Chartreuse with spikes, the breadfruit measures about the size of a football. It tastes as bland as it sounds—kind of like a raw potato. It's also got a historical taint: the fruit was used to feed British slaves in Caribbean colonies and spurred the notorious mutiny aboard the Bounty. But it grows quickly and is high in fiber, carbs, and protein, making it ideal for the world's malnourished, who now total 1 billion, according to the U.N. World Food Program.
For centuries botanists were unable to reproduce and ship the plant, which is native to the Pacific Islands. But a team of researchers led by Diane Ragone of the Breadfruit Institute at the National Tropical Botanical Garden in Kauai, Hawaii, has discovered how to propagate it en masse to ship to regions in Central America and Africa where it would grow best (and where hunger rates are highest). Now Ragone has 40 requests from governments, NGOs, nonprofits, and farmers across the globe to integrate the fruit.
Still, USAID, the federal arm that administers development funds, sees holes in the plan. "The problem of putting something like breadfruit in other parts of the world is that people don't often get support when the crop doesn't do well," says Josette Lewis, USAID director of agriculture. Ragone and her team, aware of this issue, are applying for funding to help assemble teams of botanists and aid employees in each region.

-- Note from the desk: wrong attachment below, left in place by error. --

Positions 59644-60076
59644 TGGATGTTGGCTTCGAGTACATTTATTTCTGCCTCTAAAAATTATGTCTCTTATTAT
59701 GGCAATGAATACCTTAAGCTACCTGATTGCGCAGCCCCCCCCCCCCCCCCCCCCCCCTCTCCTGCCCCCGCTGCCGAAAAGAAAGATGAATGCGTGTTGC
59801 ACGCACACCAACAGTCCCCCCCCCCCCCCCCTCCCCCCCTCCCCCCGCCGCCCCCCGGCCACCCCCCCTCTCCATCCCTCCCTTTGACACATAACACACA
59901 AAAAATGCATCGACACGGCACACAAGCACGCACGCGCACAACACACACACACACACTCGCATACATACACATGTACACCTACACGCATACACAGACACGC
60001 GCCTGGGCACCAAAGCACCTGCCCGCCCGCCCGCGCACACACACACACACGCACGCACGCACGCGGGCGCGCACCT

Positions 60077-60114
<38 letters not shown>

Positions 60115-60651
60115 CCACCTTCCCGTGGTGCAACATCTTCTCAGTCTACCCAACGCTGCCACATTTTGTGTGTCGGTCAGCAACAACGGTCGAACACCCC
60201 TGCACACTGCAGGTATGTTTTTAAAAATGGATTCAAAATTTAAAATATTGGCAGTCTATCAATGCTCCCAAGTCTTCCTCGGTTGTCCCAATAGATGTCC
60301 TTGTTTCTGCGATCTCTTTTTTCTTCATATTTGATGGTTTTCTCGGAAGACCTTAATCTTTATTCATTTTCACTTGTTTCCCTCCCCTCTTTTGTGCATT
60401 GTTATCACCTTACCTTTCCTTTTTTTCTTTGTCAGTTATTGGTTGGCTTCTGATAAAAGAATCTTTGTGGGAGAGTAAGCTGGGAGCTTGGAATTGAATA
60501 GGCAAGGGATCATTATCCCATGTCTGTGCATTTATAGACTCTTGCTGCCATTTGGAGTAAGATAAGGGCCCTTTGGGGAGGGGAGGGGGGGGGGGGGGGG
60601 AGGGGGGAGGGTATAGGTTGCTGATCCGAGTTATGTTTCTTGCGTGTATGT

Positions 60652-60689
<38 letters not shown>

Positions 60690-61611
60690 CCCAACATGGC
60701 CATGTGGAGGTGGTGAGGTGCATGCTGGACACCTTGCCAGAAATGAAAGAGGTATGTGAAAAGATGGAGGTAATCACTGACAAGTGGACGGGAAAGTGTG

But Zach Lea, an agriculture specialist with the aid group Roots of Peace, spent a decade working with breadfruit in Haiti and thinks Haitians would be amenable to expanding the small number of breadfruit plants that already exist there. "The people eating it probably haven't read Mutiny on the Bounty," he says. And they've given the breadfruit a promising name of their own, which, in the local languages of French and Haitian Creole, translates to "veritable tree."